Thanks to Clark Armory and BMC Tactical for sponsoring and supporting this test. Clark Armory provided the Ballistic Gel from ClearBallistics and the G2 Civic Duty 9mm.

BMC Tactical provided an indoor lane with consistent lighting and temperature to run the test (and an Osprey 45).

We appreciate these two companies providing necessary materials and infrastructure for the tests.

Tom is a former Navy Corpsman that spent some time bumbling around the deserts of Iraq with a Marine Recon unit, kicking in tent flaps and harassing sheep. Prior to that he was a paramedic somewhere in DFW, also doing some Executive Protection work between shifts. Now that those exciting days are behind him, he has embraced his inner “Warrior Hippie” and assaults 14er in his sandals and beard, or engages in rucking adventure challenges while consuming craft beer. To fund these adventures, he writes medical software and builds websites and mobile apps. His latest venture is as one of the founders of; a search engine for all things gun related. He hopes that his posts will help you find solid gear that will survive whatever you can throw at it–he is known (in certain circles) for his curse…ahem, ability…to find the breaking point of anything.


  • Big Daddy

    I’ll stick with Gold Dot and HST.

    • Some Rabbit

      Ditto that.

    • sliversimpson

      I’m a big fan of Gold Dot.

  • 2hotel9

    “Civic Duty”. I can hear lefty heads ‘splodin’ from just seeing those words on a box of ammo! lol

    Seriously, though, looks like an acceptable rd design, can I get it in 135 or 167 grain. Light weight, high velocity hollow points sort of defeat the purpose of using hollow point rds.

    • Jwedel1231

      Defeat the reason, or take that reason to it’s logical (or illogical) extreme?

      • 2hotel9

        Seems like(if you are referring to light, fast hollow points)that is the direction, anymore. I like heavier rocks for my slingshot.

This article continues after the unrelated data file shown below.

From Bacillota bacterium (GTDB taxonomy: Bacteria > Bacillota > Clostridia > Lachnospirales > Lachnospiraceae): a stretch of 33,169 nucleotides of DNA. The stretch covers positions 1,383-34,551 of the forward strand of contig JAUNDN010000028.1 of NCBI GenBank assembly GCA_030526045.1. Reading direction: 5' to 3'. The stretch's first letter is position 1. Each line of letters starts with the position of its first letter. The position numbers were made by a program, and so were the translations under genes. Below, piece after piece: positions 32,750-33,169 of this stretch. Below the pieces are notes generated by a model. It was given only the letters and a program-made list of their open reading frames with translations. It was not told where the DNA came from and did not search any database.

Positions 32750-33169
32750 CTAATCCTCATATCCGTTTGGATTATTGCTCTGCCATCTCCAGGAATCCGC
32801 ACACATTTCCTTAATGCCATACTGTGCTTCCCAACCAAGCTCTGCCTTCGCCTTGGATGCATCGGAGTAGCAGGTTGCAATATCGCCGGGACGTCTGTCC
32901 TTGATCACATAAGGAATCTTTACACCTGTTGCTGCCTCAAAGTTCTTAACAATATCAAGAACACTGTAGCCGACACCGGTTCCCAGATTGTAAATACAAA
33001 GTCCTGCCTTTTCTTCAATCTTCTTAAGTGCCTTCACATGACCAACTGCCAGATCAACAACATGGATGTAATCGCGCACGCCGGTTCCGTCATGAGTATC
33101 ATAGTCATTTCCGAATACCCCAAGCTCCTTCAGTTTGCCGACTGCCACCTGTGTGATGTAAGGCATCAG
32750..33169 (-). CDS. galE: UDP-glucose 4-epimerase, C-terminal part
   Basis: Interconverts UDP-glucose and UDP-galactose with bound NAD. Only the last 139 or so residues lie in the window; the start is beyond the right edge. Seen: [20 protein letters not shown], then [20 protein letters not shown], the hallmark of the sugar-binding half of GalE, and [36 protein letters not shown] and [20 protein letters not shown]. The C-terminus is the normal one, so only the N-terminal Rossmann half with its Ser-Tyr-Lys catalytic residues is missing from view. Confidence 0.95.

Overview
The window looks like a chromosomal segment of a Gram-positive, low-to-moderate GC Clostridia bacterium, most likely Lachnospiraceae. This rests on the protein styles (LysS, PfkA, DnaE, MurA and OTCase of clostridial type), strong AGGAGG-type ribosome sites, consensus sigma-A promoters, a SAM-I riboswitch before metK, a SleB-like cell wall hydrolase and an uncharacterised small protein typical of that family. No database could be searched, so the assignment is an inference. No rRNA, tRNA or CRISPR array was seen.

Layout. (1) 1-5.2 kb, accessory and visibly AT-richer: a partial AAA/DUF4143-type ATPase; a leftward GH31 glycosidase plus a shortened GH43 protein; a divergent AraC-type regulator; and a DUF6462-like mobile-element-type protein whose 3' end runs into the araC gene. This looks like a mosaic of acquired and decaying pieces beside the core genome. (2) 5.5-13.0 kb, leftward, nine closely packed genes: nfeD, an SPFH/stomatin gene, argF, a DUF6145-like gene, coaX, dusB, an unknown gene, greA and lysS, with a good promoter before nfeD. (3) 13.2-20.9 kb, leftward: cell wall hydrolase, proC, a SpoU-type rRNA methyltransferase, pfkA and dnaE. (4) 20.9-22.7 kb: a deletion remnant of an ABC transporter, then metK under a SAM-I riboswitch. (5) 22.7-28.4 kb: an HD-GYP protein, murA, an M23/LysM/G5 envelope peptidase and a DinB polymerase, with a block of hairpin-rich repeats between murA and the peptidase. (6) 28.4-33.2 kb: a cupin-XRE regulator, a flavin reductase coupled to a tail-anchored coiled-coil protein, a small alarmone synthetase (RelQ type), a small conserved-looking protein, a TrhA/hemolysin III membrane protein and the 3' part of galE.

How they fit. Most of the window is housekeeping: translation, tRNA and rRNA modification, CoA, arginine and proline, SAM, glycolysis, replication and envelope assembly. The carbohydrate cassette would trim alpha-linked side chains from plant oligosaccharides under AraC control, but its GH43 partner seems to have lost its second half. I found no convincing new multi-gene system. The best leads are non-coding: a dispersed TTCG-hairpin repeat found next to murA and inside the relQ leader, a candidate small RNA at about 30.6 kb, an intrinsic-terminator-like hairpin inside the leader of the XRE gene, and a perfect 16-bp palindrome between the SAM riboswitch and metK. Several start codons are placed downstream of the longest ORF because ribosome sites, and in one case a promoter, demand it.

• Bart

      They did do a good job of PR with that name. It is much more politically correct than calling it the “rip-shredding zombie killing bullet of mass destruction”.

      • 2hotel9

        I do like that name! Hope they become successful just so I could use that joke.

  • NDS

    That flash of light is something called “sonoluminescence” – look it up for a full on sciencey definition but the TL;DR version is air bubbles are formed and then collapsed under the weight of gelatin. You see the light because the air reaches something like 8000 degrees Fahrenheit, if only for a split second.

    Also it’s not much of a surprise that the can made that round penetrate further; every silencer will increase muzzle velocity to some degree. Good test, dry wall is a tough one for these light-for-caliber rounds.

    • R H

      This has been debated in the more “nerdy” parts of the internet gun world. There are actually several observations that suggest it is not sonoluminescence at all. Most importantly, this flash is unique to the clear ballistics gel tests. It doesn’t show up at all in the organic gel. I’m more inclined to believe the theory that the flash occurs due to a diesel-like effect in the gel. The clear gel is pretty flammable, so as the bullet passes through the gel block you get pressure and heat, then air coming in behind it. As the cavity expands and retracts, you get a mixture that will ignite. This would cause the flash that you see AND explains the burnt looking smears observed in the gel afterwards as well as the puff of what looks like smoke coming from the entry hole in other videos. I believe the Brass Fetcher vid is the one that I’m referring to, but I just don’t buy the sonoluminescence theory.

      • Jwedel1231

        Are these not the same theories? Air enters behind the bullet in the temporary cavity, gets compressed by the retraction of the gel, pressure increase means heat increase, the air gets super hot and either ignites the gel or the air itself.

        • ostiariusalpha